0n1j4FaUlzM

From selling Hokkien noodles from a pushcart stall in the 1970s,
Thye Hong Hokkien Mee, helmed by third generation owners Ben and Rina, has since grown to include six outlets island-wide.

Once upon a time, Glutton’s Square was one of the most popular dining street venues in Singapore. During the 1970s, it boasted over 80 hawker stalls selling everything from oyster omelette to Hokkien noodles and carrot cake.

Unfortunately, the bustling open-air food area, located at a carpark near Centrepoint Shopping Mall in Orchard Road, was closed down in 1978 due to environmental and hygiene reasons. Following its closure, most of the hawkers relocated to various food centres around the island. Among them is Thye Hong Hokkien Mee, a family-run business that is now in its third generation.

Ben Tan shares how his stall has progressed - Hokkien noodles Singapore

Ben Tan of Thye Hong Hokkien Mee

“My wife’s (Rina) grandfather first started selling Hokkien noodles and oyster omelette from a pushcart stall in Glutton’s Square during the 1970s. After the food centre closed in 1982, he relocated to Newton Circus, where his sons Thye Hong and Thye Chua took over the business,” Ben Tan, co-owner of Thye Hong Hokkien Mee shares.

“We later joined the family’s business in 2004 when the Singapore Tourism Board (STB) organised a Glutton’s Square revival for the Singapore Food Festival and approached us to be a part of it. Rina and I were both initially in the travel trade, but our industry at that point in time was badly affected by the SARS outbreak in 2003. Hence when the STB opportunity came up, we saw it as a chance to continue the family business,” he explains. The STB initiative turned out to be a huge success and Thye Hong Hokkien Mee was offered a shop space at Food Republic’s flagship store when they opened in 2005.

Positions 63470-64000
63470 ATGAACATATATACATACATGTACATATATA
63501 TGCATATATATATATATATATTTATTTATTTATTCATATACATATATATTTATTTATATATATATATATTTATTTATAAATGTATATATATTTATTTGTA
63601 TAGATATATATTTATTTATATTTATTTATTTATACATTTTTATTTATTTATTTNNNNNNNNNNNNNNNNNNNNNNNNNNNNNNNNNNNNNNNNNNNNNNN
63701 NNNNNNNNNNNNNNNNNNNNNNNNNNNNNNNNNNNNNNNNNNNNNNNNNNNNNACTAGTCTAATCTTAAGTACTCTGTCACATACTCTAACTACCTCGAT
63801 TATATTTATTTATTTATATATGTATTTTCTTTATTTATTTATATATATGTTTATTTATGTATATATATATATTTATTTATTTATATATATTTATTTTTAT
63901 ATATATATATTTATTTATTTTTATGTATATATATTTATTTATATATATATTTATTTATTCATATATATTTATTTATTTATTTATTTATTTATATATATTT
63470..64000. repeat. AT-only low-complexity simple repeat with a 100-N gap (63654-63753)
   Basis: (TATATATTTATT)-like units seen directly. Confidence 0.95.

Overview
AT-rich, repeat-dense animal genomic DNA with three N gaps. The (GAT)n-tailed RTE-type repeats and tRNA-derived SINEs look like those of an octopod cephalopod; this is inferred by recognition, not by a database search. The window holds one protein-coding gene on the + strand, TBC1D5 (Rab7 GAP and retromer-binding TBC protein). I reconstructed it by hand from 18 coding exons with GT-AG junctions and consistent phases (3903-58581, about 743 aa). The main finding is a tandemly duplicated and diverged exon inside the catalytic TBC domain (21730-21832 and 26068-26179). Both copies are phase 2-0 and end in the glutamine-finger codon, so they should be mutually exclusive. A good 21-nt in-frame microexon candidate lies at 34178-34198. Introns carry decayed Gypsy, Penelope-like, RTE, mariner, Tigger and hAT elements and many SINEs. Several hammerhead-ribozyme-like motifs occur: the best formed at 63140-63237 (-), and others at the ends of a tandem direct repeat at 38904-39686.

“Food Republic wanted to deliver familiar tastes by preserving heritage street foods. We thought their concept was aligned with ours, which was to keep culinary traditions alive. Furthermore, we strongly believed that expanding the business through a food court route would be the way to go. Today, we have a total of six outlets island-wide, including four with Food Republic,” Tan adds.

Cooking Thye Hong Hokkien Mee - Hokkien noodles Singapore

Patience is key

Despite the rapid expansion, Tan remains committed to preserving tradition, choosing to prepare their noodles exactly the same way Rina’s grandfather used to do at Glutton’s Square. For instance, Hokkien noodles in the 60s to early 80s were usually served in Opeh leaves, as it imparts a fragrant woody aroma to the noodles. Till today, Tan and his team insist on serving their noodles on these leaves.

“Opeh leaves are extremely difficult to procure, and we often face challenges trying to get a consistent supply of them. The cost for sourcing and transporting the leaves from Indonesia and Malaysia can be quite high, especially when supply is low during severe weather season,” says Tan. “Prepping the leaves is quite a tedious task and takes up a lot of our time, but we know the effort is worthwhile as our customers have shared with us that the noodles are more fragrant and tasty because we serve them on Opeh leaves.”

In Singapore, there are two types of Hokkien noodles: the dry and wet version. Thye Hong whips up the wet variant, which according to Tan, should comprise noodles that are generously coated in an umami-laden gravy.

Cooking Thye Hong Hokkien Mee - Hokkien noodles Singapore

Absorbing the flavours of the broth

“The noodles should absorb the flavours of the broth, but still retain their bite and not become too mushy. The final dish should be fragrant and feature a generous amount of prawns and squid. The chilli, on the other hand, should offer the right amount of heat to complement the dish, but not overwhelm the palate,” Tan explains.

While Thye Hong’s great tasting Hokkien noodles is the main reason for the snaking queues regularly seen at their outlets, Tan attributes a large part of the brand’s rapid growth to Food Republic, a food court chain run by the BreadTalk Group based in Singapore.

“Food Republic has played an integral role in our expansion plans. We get greater visibility and lots of footfall, thanks to the food court chain’s integrated open-dining food atrium. It unites the best of local and regional cuisine, all under one holistic dining space.”

Moving forward, Tan plans to continue expanding the business by opening one to two new outlets every two years. While expansion is on the cards, the key focus, according to Tan, is maintain the quality of both their service and food.

Food Republic, Level 3, VivoCity, 1 Harbourfront Walk.

________________________________________________________________________________________________________________________

This story was first published in the Heritage pages of Wine & Dine’s Nov/Dec 2018 issue – Luxury Redefined.

Subscribe to our newsletter

stay in the know with the latest news in food and wine!



YOUR INFORMATION IS CONFIDENTIAL AND WILL NEVER BE SHARED WITH ANY THIRD PARTY